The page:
MEXICO CITY — Garry Kasparov, the chess grandmaster who is an opposition activist in his native Russia, said Wednesday that President Vladimir Putin may not be great at chess but has remarkable poker instincts.
“He’s very good at raising the stakes all the time,” Kasparov said of Putin. “I believe he has a very weak hand, but he’s very good at bluffing.”
Kasparov, the most renowned chess player of the past century, said he was not very comfortable with the West’s initial response to Russia’s takeover of Crimea. He spoke at a news conference to launch a regional branch of the Kasparov Chess Foundation.
The United States and the European Union may find themselves facing a much higher tab to halt Putin in the future if stronger steps are not taken now, he said.
“I hope that eventually his bluff will be called,” Kasparov said, noting that the comparison with Adolf Hitler and Nazi Germany “is too obvious.”
“The rule in dealing with these kind of people is very simple: The sooner you stop them, the less the price you will pay,” Kasparov said.
A handler tried to rein in Kasparov several times, referring to unspoken “rules” about his visit to Mexico. But the 50-year-old Kasparov launched into lengthy answers about his views anyway, opining on the crisis in Ukraine, whether Putin has an endgame in Crimea, and the coterie of oligarchs surrounding the Russian leader.
Kasparov also voiced disdain at the state of global chess, saying the international chess federation (known by its French initials, FIDE) was in terrible hands with its current president, a Russian multimillionaire who believes he was once abducted by aliens. Kasparov said he would do better as FIDE’s president by bringing in global corporate sponsorship.
Wearing a dark blue suit and crisp tie, Kasparov opened the 45-minute session saying he believed questions might range beyond chess to geopolitics. As camera shutters clicked, he opened the floor.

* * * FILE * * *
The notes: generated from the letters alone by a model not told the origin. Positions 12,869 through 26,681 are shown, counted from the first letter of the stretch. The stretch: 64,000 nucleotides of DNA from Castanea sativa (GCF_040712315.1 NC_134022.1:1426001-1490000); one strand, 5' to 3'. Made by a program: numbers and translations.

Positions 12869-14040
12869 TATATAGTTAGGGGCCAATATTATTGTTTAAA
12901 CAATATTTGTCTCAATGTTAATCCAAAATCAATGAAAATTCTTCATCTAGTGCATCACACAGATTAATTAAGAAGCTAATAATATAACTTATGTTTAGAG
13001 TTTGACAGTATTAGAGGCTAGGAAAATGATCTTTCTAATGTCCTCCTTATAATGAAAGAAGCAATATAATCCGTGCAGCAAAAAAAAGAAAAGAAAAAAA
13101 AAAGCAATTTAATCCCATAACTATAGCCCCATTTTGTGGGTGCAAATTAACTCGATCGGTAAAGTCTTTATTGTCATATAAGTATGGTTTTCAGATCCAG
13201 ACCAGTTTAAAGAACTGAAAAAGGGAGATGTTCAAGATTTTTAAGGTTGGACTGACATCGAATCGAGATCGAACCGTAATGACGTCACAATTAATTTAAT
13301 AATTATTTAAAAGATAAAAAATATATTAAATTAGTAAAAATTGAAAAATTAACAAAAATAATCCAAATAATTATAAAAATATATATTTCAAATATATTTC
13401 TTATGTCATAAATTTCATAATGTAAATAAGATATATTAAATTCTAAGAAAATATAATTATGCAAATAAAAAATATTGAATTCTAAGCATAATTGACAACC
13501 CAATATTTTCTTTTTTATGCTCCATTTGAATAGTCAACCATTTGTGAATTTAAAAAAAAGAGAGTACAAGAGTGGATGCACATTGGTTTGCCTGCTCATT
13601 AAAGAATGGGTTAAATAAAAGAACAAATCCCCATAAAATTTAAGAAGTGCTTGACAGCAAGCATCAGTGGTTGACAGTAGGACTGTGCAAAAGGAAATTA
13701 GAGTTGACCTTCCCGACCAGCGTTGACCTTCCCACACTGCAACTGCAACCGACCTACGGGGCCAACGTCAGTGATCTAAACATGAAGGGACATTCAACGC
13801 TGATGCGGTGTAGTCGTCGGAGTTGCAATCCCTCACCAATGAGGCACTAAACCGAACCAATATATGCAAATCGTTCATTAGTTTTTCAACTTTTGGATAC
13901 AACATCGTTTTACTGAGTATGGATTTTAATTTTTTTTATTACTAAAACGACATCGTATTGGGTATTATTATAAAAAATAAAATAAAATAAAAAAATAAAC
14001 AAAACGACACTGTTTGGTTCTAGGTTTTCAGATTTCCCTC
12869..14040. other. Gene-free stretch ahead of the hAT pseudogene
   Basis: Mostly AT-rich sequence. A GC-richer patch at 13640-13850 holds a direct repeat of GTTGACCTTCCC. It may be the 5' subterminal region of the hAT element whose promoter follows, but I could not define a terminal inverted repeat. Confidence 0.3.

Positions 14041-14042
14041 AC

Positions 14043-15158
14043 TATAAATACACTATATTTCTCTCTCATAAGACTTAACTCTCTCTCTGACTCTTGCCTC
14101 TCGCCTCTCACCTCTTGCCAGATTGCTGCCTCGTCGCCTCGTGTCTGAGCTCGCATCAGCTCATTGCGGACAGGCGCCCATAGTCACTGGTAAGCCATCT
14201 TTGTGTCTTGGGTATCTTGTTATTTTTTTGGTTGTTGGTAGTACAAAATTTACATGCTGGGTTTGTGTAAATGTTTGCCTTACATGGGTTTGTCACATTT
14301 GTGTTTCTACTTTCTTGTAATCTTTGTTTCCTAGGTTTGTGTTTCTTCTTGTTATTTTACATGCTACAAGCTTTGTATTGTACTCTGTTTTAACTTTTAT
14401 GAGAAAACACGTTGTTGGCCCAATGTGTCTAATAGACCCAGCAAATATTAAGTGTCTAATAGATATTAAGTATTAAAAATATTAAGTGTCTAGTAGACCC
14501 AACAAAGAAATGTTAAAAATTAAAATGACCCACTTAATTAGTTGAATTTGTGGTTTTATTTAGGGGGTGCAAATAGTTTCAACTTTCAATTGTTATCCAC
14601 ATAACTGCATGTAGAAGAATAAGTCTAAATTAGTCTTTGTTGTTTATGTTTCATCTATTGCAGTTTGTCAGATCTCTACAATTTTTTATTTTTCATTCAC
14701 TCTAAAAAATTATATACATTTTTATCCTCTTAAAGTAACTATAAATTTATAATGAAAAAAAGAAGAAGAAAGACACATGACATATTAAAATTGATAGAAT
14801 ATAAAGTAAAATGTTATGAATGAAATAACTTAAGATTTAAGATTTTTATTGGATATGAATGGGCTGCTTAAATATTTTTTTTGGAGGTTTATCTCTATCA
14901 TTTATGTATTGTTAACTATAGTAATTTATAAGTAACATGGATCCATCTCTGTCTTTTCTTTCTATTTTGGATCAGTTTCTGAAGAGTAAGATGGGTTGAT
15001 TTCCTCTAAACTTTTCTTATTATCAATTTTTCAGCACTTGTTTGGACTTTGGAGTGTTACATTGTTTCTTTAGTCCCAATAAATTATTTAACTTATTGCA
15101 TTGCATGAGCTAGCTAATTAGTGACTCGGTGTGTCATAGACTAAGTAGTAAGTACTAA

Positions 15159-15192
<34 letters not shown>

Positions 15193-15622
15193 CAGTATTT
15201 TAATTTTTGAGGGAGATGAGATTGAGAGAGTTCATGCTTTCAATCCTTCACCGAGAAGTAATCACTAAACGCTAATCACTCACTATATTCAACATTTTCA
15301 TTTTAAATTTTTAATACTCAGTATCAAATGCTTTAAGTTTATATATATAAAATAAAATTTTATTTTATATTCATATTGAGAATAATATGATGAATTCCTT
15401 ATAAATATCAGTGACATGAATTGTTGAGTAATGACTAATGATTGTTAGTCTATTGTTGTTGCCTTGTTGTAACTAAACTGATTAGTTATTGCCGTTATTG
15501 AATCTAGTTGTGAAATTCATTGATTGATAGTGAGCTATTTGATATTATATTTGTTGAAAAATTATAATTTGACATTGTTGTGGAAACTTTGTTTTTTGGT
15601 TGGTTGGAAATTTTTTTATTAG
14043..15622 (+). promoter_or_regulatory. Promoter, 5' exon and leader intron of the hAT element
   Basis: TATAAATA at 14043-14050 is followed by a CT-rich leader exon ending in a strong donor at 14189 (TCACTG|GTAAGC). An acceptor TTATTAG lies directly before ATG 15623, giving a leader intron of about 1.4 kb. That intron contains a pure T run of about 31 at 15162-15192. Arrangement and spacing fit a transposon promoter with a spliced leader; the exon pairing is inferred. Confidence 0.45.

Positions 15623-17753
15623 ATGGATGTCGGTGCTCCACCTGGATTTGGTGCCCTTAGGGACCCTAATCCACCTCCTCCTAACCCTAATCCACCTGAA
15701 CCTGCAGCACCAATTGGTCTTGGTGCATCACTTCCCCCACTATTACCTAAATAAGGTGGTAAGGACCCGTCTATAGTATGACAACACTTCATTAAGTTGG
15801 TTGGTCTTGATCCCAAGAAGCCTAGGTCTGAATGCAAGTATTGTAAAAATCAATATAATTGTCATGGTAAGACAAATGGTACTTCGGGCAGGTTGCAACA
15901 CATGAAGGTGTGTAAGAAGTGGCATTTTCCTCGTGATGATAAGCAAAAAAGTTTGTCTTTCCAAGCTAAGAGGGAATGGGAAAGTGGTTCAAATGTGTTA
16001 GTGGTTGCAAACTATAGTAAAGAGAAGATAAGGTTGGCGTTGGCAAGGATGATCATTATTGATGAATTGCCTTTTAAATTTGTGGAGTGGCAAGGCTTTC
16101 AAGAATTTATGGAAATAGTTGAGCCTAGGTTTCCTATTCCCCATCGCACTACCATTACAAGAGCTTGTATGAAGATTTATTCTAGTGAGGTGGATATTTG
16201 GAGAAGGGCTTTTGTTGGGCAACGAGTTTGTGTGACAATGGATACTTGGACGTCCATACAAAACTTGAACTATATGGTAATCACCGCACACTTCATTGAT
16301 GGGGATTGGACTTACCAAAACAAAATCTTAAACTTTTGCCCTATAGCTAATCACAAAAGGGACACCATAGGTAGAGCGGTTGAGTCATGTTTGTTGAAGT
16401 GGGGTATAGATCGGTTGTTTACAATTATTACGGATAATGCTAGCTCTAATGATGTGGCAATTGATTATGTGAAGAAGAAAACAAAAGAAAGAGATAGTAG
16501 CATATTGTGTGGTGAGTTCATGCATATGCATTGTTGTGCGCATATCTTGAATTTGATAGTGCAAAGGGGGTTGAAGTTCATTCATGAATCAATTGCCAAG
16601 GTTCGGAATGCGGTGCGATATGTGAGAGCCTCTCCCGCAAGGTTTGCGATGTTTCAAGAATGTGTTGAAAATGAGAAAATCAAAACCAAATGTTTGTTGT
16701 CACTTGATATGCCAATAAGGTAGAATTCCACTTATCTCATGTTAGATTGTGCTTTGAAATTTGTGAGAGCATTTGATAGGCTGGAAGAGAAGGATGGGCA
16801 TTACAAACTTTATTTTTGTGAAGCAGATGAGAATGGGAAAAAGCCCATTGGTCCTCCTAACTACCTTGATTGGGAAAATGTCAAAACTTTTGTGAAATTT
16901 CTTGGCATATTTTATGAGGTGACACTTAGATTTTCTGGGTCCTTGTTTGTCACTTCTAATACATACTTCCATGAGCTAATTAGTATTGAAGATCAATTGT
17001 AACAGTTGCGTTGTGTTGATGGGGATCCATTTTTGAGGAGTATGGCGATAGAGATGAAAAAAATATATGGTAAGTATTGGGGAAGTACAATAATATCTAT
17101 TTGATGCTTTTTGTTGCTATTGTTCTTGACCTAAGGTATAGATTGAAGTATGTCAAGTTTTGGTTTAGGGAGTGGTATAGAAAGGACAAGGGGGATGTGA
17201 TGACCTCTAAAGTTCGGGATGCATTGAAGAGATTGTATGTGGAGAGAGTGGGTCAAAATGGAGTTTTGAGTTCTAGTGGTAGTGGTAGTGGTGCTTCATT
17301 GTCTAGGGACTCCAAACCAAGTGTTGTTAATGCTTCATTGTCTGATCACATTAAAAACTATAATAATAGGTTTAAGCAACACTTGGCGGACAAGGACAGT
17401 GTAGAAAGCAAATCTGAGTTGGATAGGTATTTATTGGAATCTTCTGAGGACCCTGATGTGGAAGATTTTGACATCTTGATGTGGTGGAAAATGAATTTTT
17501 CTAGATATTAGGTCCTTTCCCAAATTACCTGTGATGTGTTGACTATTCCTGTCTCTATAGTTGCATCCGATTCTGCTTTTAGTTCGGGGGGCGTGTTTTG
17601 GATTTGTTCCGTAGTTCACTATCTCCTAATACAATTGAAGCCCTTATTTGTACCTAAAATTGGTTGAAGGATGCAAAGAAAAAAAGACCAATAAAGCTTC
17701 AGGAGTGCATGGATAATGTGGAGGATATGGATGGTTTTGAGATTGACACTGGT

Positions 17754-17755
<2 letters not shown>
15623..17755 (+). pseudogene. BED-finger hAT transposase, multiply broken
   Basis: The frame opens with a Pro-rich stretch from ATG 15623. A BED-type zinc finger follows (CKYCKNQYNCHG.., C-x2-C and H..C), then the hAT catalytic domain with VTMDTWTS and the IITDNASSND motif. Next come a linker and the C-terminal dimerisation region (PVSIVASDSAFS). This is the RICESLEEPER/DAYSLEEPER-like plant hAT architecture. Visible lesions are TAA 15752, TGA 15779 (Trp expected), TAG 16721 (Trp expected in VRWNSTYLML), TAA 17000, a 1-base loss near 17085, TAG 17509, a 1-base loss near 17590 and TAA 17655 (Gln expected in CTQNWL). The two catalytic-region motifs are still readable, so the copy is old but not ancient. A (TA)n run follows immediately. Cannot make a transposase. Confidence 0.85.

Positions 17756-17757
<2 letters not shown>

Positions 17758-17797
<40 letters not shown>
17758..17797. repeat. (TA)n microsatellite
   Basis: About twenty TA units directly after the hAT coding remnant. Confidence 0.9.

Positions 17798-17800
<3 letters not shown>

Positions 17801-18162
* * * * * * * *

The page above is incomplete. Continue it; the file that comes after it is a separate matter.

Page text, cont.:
“Your move,” he said in English.
He scoffed at those who say chess is not a sport and pointed to some activities at the Olympic Games.
“Are you telling me that curling requires more physical exercise than chess?” he said of a sport that features players propelling a circular weight down a sheet of ice while others try to influence its path by rubbing the ice with what look like sponge mops.
Unlike games that involve luck, such as poker or dice, chess involves equal conditions for both players throughout the game, he said. And with that came a question about whether Putin was playing Russian roulette. It was not a hard segue into geopolitics.
“The prime task of the international community is to make sure that Mr. Putin will be forced to play chess because in chess, we have rules. And it seems that he doesn’t want to play by the rules which are universal for all players,” he said.
“I’ve always compared his game not with Russian roulette but with poker,” Kasparov said.
Chess metaphors surfaced anyway, which might be expected of someone who became the youngest ever undisputed world chess champion at age 22 in 1985.
“For Putin, there is no endgame in Crimea or even in east Ukraine. He made it very clear in his speeches that he would feel comfortable to go anywhere where he believes Russian-speaking minorities are in danger. That’s exactly what triggered World War II. That was Adolf Hitler’s belief, to cross any border to protect German-speaking minorities,” Kasparov said.
The West must use a chess player’s logic and far-sightedness to resolve the crisis without further bloodshed, he suggested.
“The ability of a chess player I treasure most and that (which) actually always helps me in my political calculations is the ability to see the big picture,” Kasparov said. “If you do something on one side of the board, what will be the effect on the other side? All your moves are connected. If you don’t make moves as part of a plan, you are doomed to lose.”
Kasparov offered approval for U.S. economic sanctions on some of Putin’s closest allies but said the penalties don’t go far enough.
“Putin’s ruling elite doesn’t keep money in Russian banks,” he said, adding that pressure should be tightened on those figures, not the Russian leader.
“Forget about Putin. He’s a lost cause. He burned all the bridges. He will move forward as long as we allow him to do so,” Kasparov said, adding that some of those around him “are not willing to go that far.”
Instead, Kasparov said, the United States and G-7 countries should make very clear that if Russian soldiers cross the Ukrainian border in the east or south, all state assets of the Russian Federation abroad should be frozen.
“This is not a desired scenario because it is sort of a nuclear financial option,” he said. “But in my view, America and Europe must use every credible threat to prevent the loss of human life.”
Kasparov said that the outcome of the crisis is “not a game played by street rules. This is a game of political will.”
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